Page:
Four phases

The four phases of "Safe Start Washington." Clark County, currently in Phase 1, is looking to move into the second phase by making a new application to submit to the state Department of Health.

Clark County’s restaurants and hair salons will be able to open their doors back up, albeit with restrictions, as the county’s application to move into the second phase of “Safe Start Washington” has been approved.

The county received word from Washington State Secretary of Health John Wiesman that it had been approved to move to Phase 2 Today, June 5, a release from the county stated. The change is effective immediately, and allows for the reopening of a number of businesses as well as some small gatherings.

Clark County Council Vice Chair John Blom was pleased to see the county move into the second of four phases to reopening the state, “(b)ut this doesn’t mean we’re back to business as usual," he said. "Gathering sizes are still limited and businesses must take steps to protect the health of their employees and customers.”

In Phase 2 restaurants can resume dine-in business at half capacity with parties of five or fewer, and retail stores are allowed to have in-store purchases with restrictions. Hair and nail salons, barbershops, real estate, pet grooming and new construction were also allowed in the phase, the release noted, with businesses following industry-specific guidance issued by the governor.

Small gatherings with five or fewer individuals from outside respective households can also resume, as can all outdoor recreation that doesn’t pass five people, the release noted, giving examples of camping and visiting beaches.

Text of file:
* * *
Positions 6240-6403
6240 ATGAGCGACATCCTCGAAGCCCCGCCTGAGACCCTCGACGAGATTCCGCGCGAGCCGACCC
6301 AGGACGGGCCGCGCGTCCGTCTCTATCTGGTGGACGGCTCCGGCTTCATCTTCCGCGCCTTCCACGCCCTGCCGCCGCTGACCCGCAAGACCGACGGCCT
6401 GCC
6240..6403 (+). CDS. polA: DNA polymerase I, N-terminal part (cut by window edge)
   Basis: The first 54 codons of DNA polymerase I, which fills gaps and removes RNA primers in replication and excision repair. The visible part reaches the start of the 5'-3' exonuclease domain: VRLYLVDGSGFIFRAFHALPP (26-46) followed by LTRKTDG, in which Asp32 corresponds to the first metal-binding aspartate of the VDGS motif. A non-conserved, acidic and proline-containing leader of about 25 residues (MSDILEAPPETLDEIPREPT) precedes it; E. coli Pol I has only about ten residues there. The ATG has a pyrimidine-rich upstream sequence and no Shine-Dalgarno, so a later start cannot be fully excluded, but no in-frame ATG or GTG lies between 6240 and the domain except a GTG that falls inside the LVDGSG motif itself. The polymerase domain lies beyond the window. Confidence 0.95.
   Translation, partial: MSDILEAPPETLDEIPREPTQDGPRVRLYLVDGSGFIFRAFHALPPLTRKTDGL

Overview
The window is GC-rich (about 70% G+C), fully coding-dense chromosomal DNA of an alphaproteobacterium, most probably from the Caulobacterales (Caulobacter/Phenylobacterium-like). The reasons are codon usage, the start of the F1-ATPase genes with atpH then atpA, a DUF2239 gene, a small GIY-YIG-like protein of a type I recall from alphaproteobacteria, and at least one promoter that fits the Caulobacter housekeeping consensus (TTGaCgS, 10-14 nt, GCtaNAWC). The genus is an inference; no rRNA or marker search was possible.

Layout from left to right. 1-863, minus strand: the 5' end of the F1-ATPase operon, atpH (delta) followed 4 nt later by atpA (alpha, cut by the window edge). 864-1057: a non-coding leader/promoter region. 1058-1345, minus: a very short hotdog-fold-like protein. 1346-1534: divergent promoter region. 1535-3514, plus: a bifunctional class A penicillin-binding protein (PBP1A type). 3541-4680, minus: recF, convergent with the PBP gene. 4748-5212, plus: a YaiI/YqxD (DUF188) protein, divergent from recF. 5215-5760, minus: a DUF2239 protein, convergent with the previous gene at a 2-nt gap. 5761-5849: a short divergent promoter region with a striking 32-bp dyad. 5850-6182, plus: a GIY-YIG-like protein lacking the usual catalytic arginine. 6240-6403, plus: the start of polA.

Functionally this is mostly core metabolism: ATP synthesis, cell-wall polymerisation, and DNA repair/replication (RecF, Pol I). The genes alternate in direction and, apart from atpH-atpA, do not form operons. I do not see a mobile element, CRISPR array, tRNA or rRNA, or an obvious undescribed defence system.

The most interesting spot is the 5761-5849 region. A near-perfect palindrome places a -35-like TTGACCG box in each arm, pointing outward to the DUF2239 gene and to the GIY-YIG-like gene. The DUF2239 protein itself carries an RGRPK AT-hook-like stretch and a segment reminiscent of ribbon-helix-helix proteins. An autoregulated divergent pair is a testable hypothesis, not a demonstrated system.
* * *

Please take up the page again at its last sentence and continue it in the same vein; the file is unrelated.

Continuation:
Clark County initially applied for a Phase 2 variance May 22, though the next day the application was put “on pause” due to a COVID-19 outbreak at Firestone Pacific Foods in Vancouver. As of latest Clark County Public Health numbers, 132 individuals were identified in the outbreak, both workers and close contacts of workers.

A second outbreak at Pacific Crest Building Supply in Ridgefield has also been reported, with Public Health saying five individuals at the business had tested positive for the disease as of June 3.

At the request of Wiesman, Clark County submitted a revised application June 2 that took into account data from the Firestone outbreak, receiving approval three days later.

Clark County will have to wait three weeks before it can apply to move into Phase 3, the release stated, and must meet a number of metrics such as case numbers, hospital and testing capacity, outbreaks and contact tracing measures to be approved.

Clark County Health Officer and Public Health Director Alan Melnick reminded that residents should still be taking precautions to avoid the spread of COVID-19 while they begin to resume activities outside the home.

“The virus hasn’t gone away. We need to stay vigilant to prevent COVID-19 transmission from increasing in our community,” Melnick said.

 

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